Although many viral causes of encephalitis and meningitis are known, the list continues to expand, and situations continue to be seen in which clinical signs and lesions suggest a viral etiology yet an agent has not been identified. For instance, in people, only 30%–50% of suspected cases of viral encephalitis are confirmed by the detection of the etiologic agent in CSF samples via PCR. In addition, a causative agent has yet to be identified in several encephalitic conditions in birds, mink, cattle, fish, and people in which the histologic features, together with clinical, epidemiologic, and pathologic observations, support a viral etiology. Add to this the fact that because, historically, a number of zoonotic conditions manifest as encephalitis or meningoencephalitis (rabies, West Nile virus, Nipah virus, Hendra virus, and controversially Borna disease virus), there is a constant need to be vigilant and accurately determine the cause of group outbreaks of encephalitis.
In veterinary medicine, louping ill virus is a common encephalitis of sheep and cattle, with occasional reports in horses, deer, grouse, dogs, and people. Louping ill, a flavivirus transmitted by ticks, likely uses hematogenous and transaxonal routes to enter the brain and infect neurons, eliciting neural necrosis and a diffuse inflammatory response with an accompanying meningitis. Rabies (Rhabdovirus family) and Aujeszky disease (pseudorabies caused by Herpesviridae family), transmitted by biting or by eating infected meat, respectively, are highly infectious to a multitude of species and use nerve axons to enter the CNS and exert their effects by also infecting neurons and causing variable levels of inflammation.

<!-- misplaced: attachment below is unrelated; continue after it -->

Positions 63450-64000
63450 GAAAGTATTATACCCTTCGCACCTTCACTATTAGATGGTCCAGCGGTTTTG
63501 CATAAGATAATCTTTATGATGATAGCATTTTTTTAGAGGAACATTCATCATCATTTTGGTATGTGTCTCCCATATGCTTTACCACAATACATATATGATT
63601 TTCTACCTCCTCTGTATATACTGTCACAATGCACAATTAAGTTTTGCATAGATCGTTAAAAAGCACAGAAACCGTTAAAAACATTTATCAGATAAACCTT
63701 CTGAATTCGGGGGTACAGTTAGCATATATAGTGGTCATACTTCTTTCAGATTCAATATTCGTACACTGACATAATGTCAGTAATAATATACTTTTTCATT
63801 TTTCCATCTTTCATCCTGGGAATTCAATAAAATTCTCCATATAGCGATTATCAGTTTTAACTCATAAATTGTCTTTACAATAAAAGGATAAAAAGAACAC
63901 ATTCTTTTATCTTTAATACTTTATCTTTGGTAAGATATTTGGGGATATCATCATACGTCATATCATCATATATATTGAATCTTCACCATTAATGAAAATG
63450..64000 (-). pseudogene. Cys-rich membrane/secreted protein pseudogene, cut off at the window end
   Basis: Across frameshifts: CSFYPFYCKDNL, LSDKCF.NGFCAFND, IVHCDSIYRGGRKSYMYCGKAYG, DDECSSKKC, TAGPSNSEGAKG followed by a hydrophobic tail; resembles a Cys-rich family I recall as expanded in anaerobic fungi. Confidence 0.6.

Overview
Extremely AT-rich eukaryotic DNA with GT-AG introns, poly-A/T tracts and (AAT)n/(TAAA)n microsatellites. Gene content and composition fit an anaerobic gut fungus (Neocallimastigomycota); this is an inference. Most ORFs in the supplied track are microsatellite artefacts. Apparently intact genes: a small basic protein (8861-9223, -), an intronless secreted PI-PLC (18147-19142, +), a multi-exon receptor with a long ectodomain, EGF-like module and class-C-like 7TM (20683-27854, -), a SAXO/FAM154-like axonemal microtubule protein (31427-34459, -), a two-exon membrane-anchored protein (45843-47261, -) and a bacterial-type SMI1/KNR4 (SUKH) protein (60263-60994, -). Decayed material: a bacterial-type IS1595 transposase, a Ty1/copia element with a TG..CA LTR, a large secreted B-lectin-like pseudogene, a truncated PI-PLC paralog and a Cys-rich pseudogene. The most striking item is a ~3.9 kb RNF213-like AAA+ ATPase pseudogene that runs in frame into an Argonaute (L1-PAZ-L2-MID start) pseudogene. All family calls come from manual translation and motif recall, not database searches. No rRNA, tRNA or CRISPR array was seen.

Viruses should be considered the prime causes of group outbreaks of meningitis, encephalitis, and meningoencephalitis, particularly in cattle, sheep, pigs, and horses. Full necropsies of recently dead animals can considerably help establish diagnoses. Because many histopathologic hallmarks of viral infections exist, evaluations of CNS tissues are crucial to the identification of the causal agent, which can be further confirmed by molecular analysis of tissues, which has in many instances replaced the need for more labor-intensive tissue culture processes. Meningoencephalitis may only be one manifestation of the viral infection, which may also involve lesions in other organs (lentiviral infections). The presence of ticks (flaviviruses) or mosquitoes (West Nile virus, Japanese encephalitis virus in people and pigs, and Eastern, Western, and Venezuelan encephalitis in horses) may significantly influence the direction of the investigation and the potential zoonotic implications of the outbreak.